Section I: Spells
Section II: Blessings
Section III: Magical Appliances
A simple word yet one that stands for so many things. It is beauty, it is vileness. It is the creation of the new, it is the destruction of the old. It makes life easier, it adds trouble to our existence.
I remember my first teacher at this royal institution, so many years ago, a rotund wizard with jolly cheeks who enjoyed life to the fullest. “Girl,” he told me, “you may think that magic is the answer to all your questions. Don’t deny it, I can see it in your eyes. Trouble is, it isn’t. Magic is an answer that only leads to new questions without resolution. So, afore you cast a spell, look closely whether there is a mundane solution available.”
He was a wise man, and proof of his teachings I have seen too many times. Wizards who relied on their magic continuously and caught themselves in a web spun by their own spells. Clerics who are so sure of their God’s trust in them that they lose sight of the people they ought to care for. Good people who lead themselves to their own downfall through magic.
Every year that a new class of students is introduced at the college, I repeat the admonition of my teacher to them. It has been the core of my philosophy on magic, and it has served me well. I hope that it has done equally well for my students, and thus it is with the same hope that I include it in the preface to this volume.
This book intends to collect all the knowledge of magical spells, blessings and curses available on Gushémal. By its nature it is a task that may never see an end; oftentimes new spells are developed, or old ones are adapted to new use. Therefore I have to rely on the wizards of our world to inform me of such changes, or of spells I have overlooked, or of discoveries of old magical appliances. If you should obtain knowledge of any such incident, please feel free to send me a message by magiscribe.
On the Nature of Magic
The supernatural is not an easy force to wield. It is difficult to describe the feeling of magic to the one whose talent is too small or untrained; some have likened it to the water of a mighty ocean trapped in a bubble beyond our realm of life. A wizard or priest can force a rupture into the bubble, through which magic flows, and it is the magic wielder’s skill that controls the flow and feeds it to the proper use.
Every living thing on our world has the ability to cause such a rupture, yet most cannot hold more than a few particles of magic, far below the threshold level needed to cast a simple spell. It is therefore as if this person had no magical talent at all. With those who have a higher capacity but have never received any training in magic, they cause ruptures accidentally, and the magic flowing into them is hard to control. (And without any – or with only limited – control, it becomes doubtful that any noticeable effect will occur. Unless, of course, there is subconscious control, which is often the case with the powerful yet untrained, and then the results often are catastrophic.)
This ability to hold particles of magic we call the thaumaturgical level – or TL – of a person. It is not a characeristic fixated at birth, but it can change and expand with training and experience. Understanding how magic flows helps the wizard to better control the influx, while the constant use of the power of holding makes it stronger. In the latter regard, the TL is similar to the muscular strength. Steady exertion increases physical strength, just as steady exertion of magical powers increases the TL.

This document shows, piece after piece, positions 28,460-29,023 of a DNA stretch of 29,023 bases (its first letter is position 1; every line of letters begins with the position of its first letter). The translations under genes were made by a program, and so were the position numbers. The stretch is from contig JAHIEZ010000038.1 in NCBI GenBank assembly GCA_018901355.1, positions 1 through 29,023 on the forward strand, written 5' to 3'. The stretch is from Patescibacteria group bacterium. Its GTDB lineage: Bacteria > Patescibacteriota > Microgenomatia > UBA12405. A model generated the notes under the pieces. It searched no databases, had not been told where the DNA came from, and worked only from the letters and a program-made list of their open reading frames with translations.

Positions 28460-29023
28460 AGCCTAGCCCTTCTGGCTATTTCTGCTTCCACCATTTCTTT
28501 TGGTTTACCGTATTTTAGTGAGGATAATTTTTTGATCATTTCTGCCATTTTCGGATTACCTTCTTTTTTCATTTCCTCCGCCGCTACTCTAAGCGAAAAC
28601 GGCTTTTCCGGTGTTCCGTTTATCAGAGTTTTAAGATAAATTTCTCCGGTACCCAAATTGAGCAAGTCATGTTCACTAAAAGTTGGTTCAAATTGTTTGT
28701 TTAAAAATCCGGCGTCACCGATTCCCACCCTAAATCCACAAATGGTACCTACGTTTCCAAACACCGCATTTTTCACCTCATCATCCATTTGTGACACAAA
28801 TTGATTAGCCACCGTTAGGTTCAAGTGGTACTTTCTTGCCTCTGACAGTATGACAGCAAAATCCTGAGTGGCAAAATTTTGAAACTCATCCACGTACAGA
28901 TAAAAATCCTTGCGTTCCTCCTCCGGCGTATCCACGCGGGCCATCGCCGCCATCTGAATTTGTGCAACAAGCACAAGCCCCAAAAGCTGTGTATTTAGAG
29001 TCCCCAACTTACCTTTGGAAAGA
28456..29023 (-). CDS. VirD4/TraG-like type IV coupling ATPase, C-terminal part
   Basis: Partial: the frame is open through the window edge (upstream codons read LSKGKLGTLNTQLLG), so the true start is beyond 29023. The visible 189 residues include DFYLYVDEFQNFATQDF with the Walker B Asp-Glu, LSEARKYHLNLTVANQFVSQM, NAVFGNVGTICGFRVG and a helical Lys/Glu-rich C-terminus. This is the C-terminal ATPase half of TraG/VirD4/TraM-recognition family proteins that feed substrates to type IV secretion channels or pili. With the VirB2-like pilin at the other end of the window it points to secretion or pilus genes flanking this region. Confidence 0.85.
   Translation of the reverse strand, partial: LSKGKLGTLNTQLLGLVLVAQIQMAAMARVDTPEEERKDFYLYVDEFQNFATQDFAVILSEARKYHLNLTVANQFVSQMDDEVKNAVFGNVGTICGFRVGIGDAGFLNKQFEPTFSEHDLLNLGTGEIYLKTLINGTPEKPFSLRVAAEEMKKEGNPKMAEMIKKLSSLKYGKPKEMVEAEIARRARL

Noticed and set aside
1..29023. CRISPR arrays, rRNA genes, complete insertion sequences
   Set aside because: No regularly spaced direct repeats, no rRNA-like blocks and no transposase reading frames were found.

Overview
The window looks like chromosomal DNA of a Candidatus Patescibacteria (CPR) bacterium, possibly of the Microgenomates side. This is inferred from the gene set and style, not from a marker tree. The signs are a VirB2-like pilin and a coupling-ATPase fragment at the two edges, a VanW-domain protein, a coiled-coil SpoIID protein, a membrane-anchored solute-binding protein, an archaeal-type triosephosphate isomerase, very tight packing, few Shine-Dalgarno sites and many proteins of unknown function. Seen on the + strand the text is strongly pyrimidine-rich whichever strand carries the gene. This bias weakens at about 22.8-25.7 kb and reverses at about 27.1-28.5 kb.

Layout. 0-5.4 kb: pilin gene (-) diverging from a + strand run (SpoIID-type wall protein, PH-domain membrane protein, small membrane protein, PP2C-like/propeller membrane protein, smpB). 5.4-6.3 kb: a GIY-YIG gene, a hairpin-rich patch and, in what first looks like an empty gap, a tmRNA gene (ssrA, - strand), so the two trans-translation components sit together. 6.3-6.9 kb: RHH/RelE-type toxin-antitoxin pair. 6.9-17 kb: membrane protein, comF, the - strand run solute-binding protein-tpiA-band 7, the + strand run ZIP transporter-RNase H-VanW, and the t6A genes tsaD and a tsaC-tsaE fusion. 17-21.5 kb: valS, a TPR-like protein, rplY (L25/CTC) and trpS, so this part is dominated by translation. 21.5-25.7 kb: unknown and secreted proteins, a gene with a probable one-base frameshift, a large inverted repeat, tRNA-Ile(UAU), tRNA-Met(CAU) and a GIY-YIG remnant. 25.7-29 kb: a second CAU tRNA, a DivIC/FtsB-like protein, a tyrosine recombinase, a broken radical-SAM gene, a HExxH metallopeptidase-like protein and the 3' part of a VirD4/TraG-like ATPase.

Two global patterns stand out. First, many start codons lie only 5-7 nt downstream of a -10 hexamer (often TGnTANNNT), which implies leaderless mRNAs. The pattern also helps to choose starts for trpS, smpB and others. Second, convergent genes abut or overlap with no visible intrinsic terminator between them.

The higher the TL, the more powerful spells a wizard may cast. Each casting of magic naturally drains the particles that the wizard is holding, and thus he or she will have to replenish his or her reservoir. Unfortunately, this procedure takes time and a rested person; under conditions of stress, it is hard to attain the composure needed to properly open a rupture in a controlled fashion.
So, although in theory it is possible for a wizard to recharge after every expenditure of magical energy, it usually is impossible due to outside factors.
A comment aside may be permitted here: From historical records we can tell that at times in the past it was easier to draw magical power, sometimes far easier. Other records indicate that there were also times when it was much more difficult than in our age. There are numerous theories on why this is so, yet I have found flaws in most of them. Some, for instance, claim that the skin of the bubble of magic grows thicker and thinner over time, therefore it becomes easier or more difficult to open a rupture.
Yet in my beloved Cayaboré, we have records reaching back a long time, and in these records we have measured the TLs of many wizards and priests, along with the ruptures they tore into the bubble. According to all the statistics, the ruptures opened to the same width, yet more (or less) raw magic flowed out. Therefore, the metaphorical skin retains the identical thickness all the time.
It does not change, yet there are different amounts available. Why? The theory I personally favor harkens back to the idea of an ocean contained in that bubble. Such an ocean would be subject to changing tides, ebb and flood, playing out on a cosmic timescale. All the wizards and priests of Gushémal are at one shore, reaching out to scoop up the supernatural water from that ocean. At flood it pours into their waiting hands, at ebb they have to make do with only a trickle.
At this time, I suppose, we are somewhere inbetween, and perhaps within our lifetime the tides of magic will shift to our favor.
Spells vs. Blessings
It is a misconception that there is no difference between wizards and priests. Yes, both use the same supernatural resource, yet they cannot use it in the same fashion. Jeyahrar – praised be the god of magic – has granted us wizards the gift of creation. Magic poured through us can generate new from nothing; its energy will transform into physical reality, be it a ball of fire or a figurine of gold.
Priests derive their thaumaturgical power from the gods they serve, wherefore their TLs prior to their induction into the order is rather irrelevant. Through their gods, their TLs are raised to a certain level, even when there had been practically none before. Yet they cannot create. What they can do is alter things that already exist. They cast a blessing – or a curse -, and the magical effect occurs. Theirs is the power to heal, for instance, an ability that no wizard can possess.